The following article is an edited version of an interview with Jennifer Baskerville-Burrows and was listed by Alban at Duke Divinity School in their Faith and Leadership publication 9 February 2021.
Talking about church buildings is fun for the bishop of the Diocese of Indianapolis — not just because she is trained in architecture and historic preservation, but also because it leads to questions like, “What is this congregation for?” When Bishop Jennifer Baskerville-Burrows was growing up in New York, she walked all over the city, revelling in the historic buildings all around her. She was inspired to study architecture, urban planning and historic preservation as an undergraduate and graduate student. Then, encouraged to discern a call to ministry by leaders at Trinity Church Wall Street, where she was an active member, she earned an M.Div. from Church Divinity School of the Pacific.
“I was being called to be a priest who also knew something about preserving all of these old church buildings,” said Baskerville-Burrows, who wrote her master’s thesis at Cornell University on the role of church buildings in revitalizing downtown communities.
In her current role as bishop of the Episcopal Diocese of Indianapolis, she continues to combine these areas of expertise.
“Instead of seeing buildings as albatrosses, I have always seen them as opportunities for ministry,” she said. “To me, they are part and parcel of the work of being bishop.”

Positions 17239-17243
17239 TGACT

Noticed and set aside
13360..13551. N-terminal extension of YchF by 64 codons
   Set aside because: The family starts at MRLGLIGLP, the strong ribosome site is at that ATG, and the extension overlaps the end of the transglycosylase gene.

Baskerville-Burrows, the first Black woman to be elected diocesan bishop in the Episcopal Church, oversees 48 churches in central and southern Indiana. She spoke with Faith & Leadership’s Sally Hicks about the role of religious buildings in ministry, in communities and in the work of racial justice.
Faith & Leadership: How do these interests combine in your work now?
Jennifer Baskerville-Burrows: Bishops have oversight over people and assets that make ministry possible, and buildings are usually the largest asset that congregations hold if they don’t have endowment funds.
If a congregation is going to have a place out of which to do ministry and worship, then it’s got to have a building that’s connected to and appropriate for that purpose. And if a congregation is going to be planted in a community that it has relationships with, then ideally the building is serving a role in the community beyond that of just the congregation.
I am always asking the question, “Who else shares your space?
“Who else has access? I entered your building, and I didn’t know even how to get in. How are you thinking about your signage? How are you thinking about your neighbors who are adjacent to your property?”
Those are all signs and signals about the vitality and possibility for ministry of a congregation, to me.
Buildings come with all kinds of anxiety, because often people don’t know what to do about them. I see that part of my role pastorally is to help congregations and their leaders not see them only as sources of anxiety.
F&L: How do you do this?
JBB: I talk about it a lot. We try to create a context where the building is not just a topic for when there’s an emergency — the roof fell in or there’s a flood or we can’t get in our buildings because there’s a pandemic.
I meet with all the priests and deacons of the diocese who are active every year. We talk a lot about how if you’re going to have a building, it’s got to be tied to the mission. And congregations then need to know what their mission is.
This time that we’re in a pandemic, we’re saying, “Well, what kind of use do you want these buildings to serve, now that you’ve been out of them for all this time?”
I can set the conversation. It’s a lot of fun to be able to do that.